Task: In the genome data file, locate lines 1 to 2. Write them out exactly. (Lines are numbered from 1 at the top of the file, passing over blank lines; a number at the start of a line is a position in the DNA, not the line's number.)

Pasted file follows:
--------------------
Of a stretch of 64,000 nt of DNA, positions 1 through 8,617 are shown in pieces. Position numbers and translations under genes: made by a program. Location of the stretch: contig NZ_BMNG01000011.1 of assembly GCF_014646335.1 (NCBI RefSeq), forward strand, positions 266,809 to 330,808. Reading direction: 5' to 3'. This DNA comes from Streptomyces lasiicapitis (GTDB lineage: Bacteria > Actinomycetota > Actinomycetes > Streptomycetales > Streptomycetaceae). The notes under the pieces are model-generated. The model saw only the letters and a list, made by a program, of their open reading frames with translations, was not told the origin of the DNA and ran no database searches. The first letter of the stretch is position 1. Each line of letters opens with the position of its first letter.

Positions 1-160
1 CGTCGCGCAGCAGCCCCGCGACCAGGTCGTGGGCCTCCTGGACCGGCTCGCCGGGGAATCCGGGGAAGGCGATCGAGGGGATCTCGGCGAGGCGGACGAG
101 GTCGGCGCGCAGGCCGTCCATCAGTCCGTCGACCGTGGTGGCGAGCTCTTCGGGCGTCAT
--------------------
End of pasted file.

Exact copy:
Of a stretch of 64,000 nt of DNA, positions 1 through 8,617 are shown in pieces. Position numbers and translations under genes: made by a program. Location of the stretch: contig NZ_BMNG01000011.1 of assembly GCF_014646335.1 (NCBI RefSeq), forward strand, positions 266,809 to 330,808. Reading direction: 5' to 3'. This DNA comes from Streptomyces lasiicapitis (GTDB lineage: Bacteria > Actinomycetota > Actinomycetes > Streptomycetales > Streptomycetaceae). The notes under the pieces are model-generated. The model saw only the letters and a list, made by a program, of their open reading frames with translations, was not told the origin of the DNA and ran no database searches. The first letter of the stretch is position 1. Each line of letters opens with the position of its first letter.

Positions 1-160